Are these not also the attributes we should seek in restoring our cities or the places and institutions within them to render them more permeable for this kind of voyaging? Insightfully, Said goes on to tell us that “the image of the traveler depends not on power but on motion, on a willingness to go into different worlds, use different idioms and understand a variety of disguises, makes and rhetoric. “Travelers must suspend the claim of customary routine in order to live in new rhythms and rituals. Most of all, and most unlike the potentate who must guard only one place and defend its frontiers, the traveler crosses over, traverses territory, and abandons fixed positions, all the time.”
Ideally, this could well serve as a leitmotif of urbanists and town planners to create the conditions germane for this transformation of Lebanese “potentates” into “travelers.” We have to, in other words, find some way of making “ghettos” and all other cloistered spaces more open to facilitate the voyaging, traversing and crossing over.
They should be, in other words, like all other envisioned public spaces, redesigned in such a way that people can move on when the need for communal support and shelter is no longer essential. We must all bear in mind that any form of confinement, in the long run, becomes a deprivation. Conversely, open urban spaces can also be rendered more genial to cushion groups against the tempestuousness of city life.
The image of the Lebanese as spatially anchored being, compulsively huddling and defending his domains—the compact enclosures of family and neighborhood—against potential trespassers needs to be modified. So is the phobic and nostalgic drive for heritage and the longing to reclaim seemingly unique communal legacies, which border today on a national pastime.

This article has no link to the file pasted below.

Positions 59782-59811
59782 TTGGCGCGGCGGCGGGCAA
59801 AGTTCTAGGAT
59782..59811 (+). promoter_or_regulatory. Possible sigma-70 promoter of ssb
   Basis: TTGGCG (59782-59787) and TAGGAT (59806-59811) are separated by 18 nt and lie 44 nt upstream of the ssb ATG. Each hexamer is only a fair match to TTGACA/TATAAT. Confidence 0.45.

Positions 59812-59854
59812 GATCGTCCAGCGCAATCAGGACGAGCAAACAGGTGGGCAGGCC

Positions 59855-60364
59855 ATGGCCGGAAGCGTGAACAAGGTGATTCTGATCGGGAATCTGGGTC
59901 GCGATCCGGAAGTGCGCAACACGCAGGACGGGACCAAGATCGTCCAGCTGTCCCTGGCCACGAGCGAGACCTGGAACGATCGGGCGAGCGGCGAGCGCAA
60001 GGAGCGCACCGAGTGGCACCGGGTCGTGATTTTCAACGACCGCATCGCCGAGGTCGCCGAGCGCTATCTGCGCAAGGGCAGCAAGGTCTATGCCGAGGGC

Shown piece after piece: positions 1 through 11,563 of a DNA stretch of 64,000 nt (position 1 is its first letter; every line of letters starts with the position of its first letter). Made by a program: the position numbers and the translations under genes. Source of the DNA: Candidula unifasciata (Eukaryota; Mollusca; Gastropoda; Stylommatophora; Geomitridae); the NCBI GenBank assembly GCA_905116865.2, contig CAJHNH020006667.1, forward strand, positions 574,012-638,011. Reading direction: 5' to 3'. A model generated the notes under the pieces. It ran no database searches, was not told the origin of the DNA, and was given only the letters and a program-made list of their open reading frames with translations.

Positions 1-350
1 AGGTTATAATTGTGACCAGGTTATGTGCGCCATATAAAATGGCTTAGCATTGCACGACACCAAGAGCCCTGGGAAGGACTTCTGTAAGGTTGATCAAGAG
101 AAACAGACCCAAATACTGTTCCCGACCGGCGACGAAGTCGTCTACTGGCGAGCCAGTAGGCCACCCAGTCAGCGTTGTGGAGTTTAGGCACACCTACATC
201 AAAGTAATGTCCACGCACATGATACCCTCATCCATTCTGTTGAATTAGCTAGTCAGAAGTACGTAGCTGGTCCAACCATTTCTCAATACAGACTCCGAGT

The Lebanese also longed—or at least did until the war terrorized his public spaces—for the outdoors. Here again, urban design can do much to restore the conviviality of such open spaces. Streetlife, after all, is emblematic of urban provocation and arousal precisely because one lets go, so to speak, and drops his conventional reserves toward “others.”
This impulse to venture beyond familiar enclaves is always driven by mixed emotions. There is the exuberance of strange places, the pleasure and excitement of being drawn to one’s secure routines to encounter the novel and surprising. This induces an element of anxiety and fearfulness.
But, one also takes pleasure in being open to and interested in people we experience as “different.” Both these impulses, the need for intimacy and the need for distance, the urge to break away and the equally trenchant urge to reconnect with one’s original moorings, are essential for human sustenance. They also account for much of the viability of open and permeable places. To borrow a trite but apt metaphor, we need at different interludes in our lives, both “roots” and “wings.” Roots nourish our need for security, solidarity, commitment and heritage. Wings express our longing for movement, breaking away and taking occasional flights of fancy. It behooves us to heed and incorporate both impulses in strategies for spatial rearrangement.
The urbanist has to design weak borders rather than strong and turgid walls. This means spaces constructed malleably enough to permit constant alterations and shifts. There is still much to commend in Robert Frost’s adage that “good fences make good neighbors.” Fences are not, after all, impassable barriers, they merely delineate borders, often through hedges, shrubs and other demarcating but scalable objects.
Indeed, fences are borders and not boundaries. Borders are usually more porous and malleable; hence they are less likely to serve as partitions between one area and another. Boundaries, on the other hand, conjure up images of confinement and exclusion.
Dr. Samir Khalaf is a retired professor of sociology at the American University of Beirut and has been a director of the Centre for Behavioural Research at the university since 1994. He received his Ph.D. in Sociology in 1964 from Princeton University.